Given

TV (11 eps)
4.534 out of 5 from 8,256 votes
Rank #62

Somehow, the guitar that he used to love to play and the basketball games that he found so fun just lost their appeal... That was until Ritsuka Uenoyama randomly met Mafuyu Sato. Ritsuka had started losing his passion for music in his everyday life, but then he hears Mafuyu sing for the first time. The song resonates with his heart and the distance between them starts to change.

Source: Crunchyroll

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Boys in the Band

Episode 1

Boys in the Band

Like Someone In Love

Episode 2

Like Someone In Love

Somebody Else

Episode 3

Somebody Else

Fluorescent Adolescent

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Fluorescent Adolescent

The Reason

Episode 5

The Reason

Creep

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Tumbling Dice

Episode 7

Tumbling Dice

Time Is Running Out

Episode 8

Time Is Running Out

A Winter Story

Episode 9

A Winter Story

Wonderwall

Episode 10

Wonderwall

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Reviews

CodeBlazeFate
7.2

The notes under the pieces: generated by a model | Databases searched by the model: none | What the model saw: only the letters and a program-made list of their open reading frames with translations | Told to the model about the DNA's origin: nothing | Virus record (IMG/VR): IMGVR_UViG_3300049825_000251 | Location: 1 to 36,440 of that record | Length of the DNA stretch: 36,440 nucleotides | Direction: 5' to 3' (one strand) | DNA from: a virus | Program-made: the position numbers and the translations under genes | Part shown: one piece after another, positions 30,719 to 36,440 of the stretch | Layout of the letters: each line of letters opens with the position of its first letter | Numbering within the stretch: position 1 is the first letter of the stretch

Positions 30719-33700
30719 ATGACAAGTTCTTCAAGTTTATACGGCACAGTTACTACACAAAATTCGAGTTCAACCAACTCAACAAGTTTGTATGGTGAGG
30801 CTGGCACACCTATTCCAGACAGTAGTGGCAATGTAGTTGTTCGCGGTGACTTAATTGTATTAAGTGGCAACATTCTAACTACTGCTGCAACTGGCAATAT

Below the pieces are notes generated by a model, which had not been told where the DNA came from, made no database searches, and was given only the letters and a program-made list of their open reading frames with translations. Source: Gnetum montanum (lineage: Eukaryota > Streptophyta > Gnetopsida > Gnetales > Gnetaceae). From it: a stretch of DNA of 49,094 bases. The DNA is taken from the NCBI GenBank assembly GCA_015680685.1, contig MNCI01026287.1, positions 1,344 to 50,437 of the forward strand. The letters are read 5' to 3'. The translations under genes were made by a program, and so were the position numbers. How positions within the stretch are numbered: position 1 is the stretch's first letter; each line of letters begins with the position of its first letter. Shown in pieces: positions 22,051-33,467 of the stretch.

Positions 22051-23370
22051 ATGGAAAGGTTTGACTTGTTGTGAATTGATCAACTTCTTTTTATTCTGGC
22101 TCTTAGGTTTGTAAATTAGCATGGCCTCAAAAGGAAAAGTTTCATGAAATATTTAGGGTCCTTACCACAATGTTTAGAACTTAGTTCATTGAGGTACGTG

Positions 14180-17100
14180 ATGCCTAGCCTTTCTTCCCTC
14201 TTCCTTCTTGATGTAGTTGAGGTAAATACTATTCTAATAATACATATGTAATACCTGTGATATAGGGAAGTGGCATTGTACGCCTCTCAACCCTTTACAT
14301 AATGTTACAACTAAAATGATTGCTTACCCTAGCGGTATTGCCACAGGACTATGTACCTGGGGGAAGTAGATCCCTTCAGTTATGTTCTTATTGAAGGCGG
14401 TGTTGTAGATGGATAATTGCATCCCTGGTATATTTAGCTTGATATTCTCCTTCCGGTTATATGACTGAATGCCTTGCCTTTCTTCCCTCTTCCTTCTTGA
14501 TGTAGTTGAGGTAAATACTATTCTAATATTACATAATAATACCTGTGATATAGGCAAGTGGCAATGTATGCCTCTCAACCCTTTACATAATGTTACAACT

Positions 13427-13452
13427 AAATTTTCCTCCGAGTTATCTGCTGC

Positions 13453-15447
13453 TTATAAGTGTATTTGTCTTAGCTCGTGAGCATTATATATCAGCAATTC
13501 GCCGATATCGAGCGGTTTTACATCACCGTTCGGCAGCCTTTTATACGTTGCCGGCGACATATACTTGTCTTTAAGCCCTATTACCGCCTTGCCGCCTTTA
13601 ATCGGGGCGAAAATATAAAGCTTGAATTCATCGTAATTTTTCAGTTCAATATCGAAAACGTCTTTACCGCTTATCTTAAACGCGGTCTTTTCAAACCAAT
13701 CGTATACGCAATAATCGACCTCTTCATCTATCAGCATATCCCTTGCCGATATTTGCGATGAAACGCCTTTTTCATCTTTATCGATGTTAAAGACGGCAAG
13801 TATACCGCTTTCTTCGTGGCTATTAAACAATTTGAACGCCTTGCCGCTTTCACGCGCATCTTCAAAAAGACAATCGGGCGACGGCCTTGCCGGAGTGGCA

Given is 2019’s dark horse. It’s a title that has been slept on for its subject matter instead of appreciated for its prowess. Unlike Bloom Into You which received a major backing over the course of its run, Given seems to have received little fanfare within the community despite the praise most viewers have for it. I wouldn’t call it amazing, but it certainly does resonate, much like a good tune.The tunes in this show are very solid. There are several fun jam sessions where the main band of the show plays some delicious math rock, and there are several background tracks that also have some guitar in them. The opening, “Kizuato” by Centimilimental is another emotional banger of a rock song, only beaten out by the stellar insert track in the 9th episode. Said track is also one of the biggest emotional payoffs in this show.Given has a very delicate sense of drama. It’s more than happy to interrupt its melancholic vibe with a comedic tone shift, which can get annoying even when the joke lands. Regardless, the tone can still get heavy without being overbearing. There are some matters regarding a critical plot point that feel unclear, somewhat undercutting even the best moments in the show, but the show is generally well-written and emotionally resonant. The way it handles its gay characters and their drama is mostly solid. Much like last year’s queer hit, Bloom Into You, this show tackles gayness in several angles. It’s doesn’t explore as many avenues, but it does show off several struggles when it comes to gay relationships, especially regarding one that ends in tragedy. The character interactions are just as adorable, especially whenever Uenoyama, the main protagonist and resident male tsundere, gets embarrassed. There’s quite a lot of jokes revolving around characters making quick jabs or getting flustered, and they’re priceless. For a show that’s melancholic, it can be quite hilarious. The character interactions and personalities are why the humor can land in a show this delicate and forlorn. Uenoyama as almost as dorky as Mafuyu, who borders on being a space cadet lost in his own thoughts as he gazes blankly at nothing. The other two members in the band are Haruki and Akihiko, and their dynamic is also pretty entertaining. The former is just as easily flustered as Uenoyama is, and the latter is somehow the laxest of the bunch as he acts as the one guiding everyone along and holding everyone together. Their individual stories of romance are also treated tastefully for the most part. Some of the monologuing can get pretty bad in the show, and some of the monologues of the gay thoughts can get...a tad excessive to the point of tastelessness, to put it frankly. Thankfully, they never last too long, and the actual relationships are cute regardless. The story arcs regarding certain side characters also lead to some memorable character moments, like with the girl who likes Uenoyama. There is quite a lot of chemistry and sensible drama with these characters, which always makes for a good cast. It makes the moments where the string snaps and critical information gets revealed all the more impactful, with some brutal cliffhangers. The emotional core of the show, Sato’s character arc, is rife with these moments. Still, I do wish there was a bit more exploration regarding certain characters, but I assume that’s what the source material is for.I also wish the production values weren’t so mediocre. Lerche isn’t known for any visually stunning titles per se, but it still pains me to see a good show be brought down by lackluster production values. There’s an egregious amount of CGI, including the instruments, the environment, and the big performance the characters have. On top of that, characters often have these strange red outlines that stick out like a sore thumb. There isn’t a ton of animation in general either, and the direction has but a few brief moments to stand out. There are also a disturbing number of moments where characters just don’t have faces. There are even more moments where Given turns into a slideshow. Almost every episode has a moment where the show resorts to having still frame montages. The general art style and character designs are nice and expressive, so some of the gags have an extra punch to them. However, that doesn’t excuse weak production values.Ultimately, while not quite the great emotional gay drama that Bloom Into You was, Given is a delicate and adorable sleeper hit of the year. It sings from the heart, and while there are some hiccups that are plain for everyone to see, it’s still a resonant title and one of the year’s best. If you want a good BL anime, a worthwhile drama, or even just an excuse to hear some nice math rock in a TV show, Given is probably up your alley.Oh, and the EDs were alright too.Written and Edited by: CodeBlazeFateProofread by: Peregrine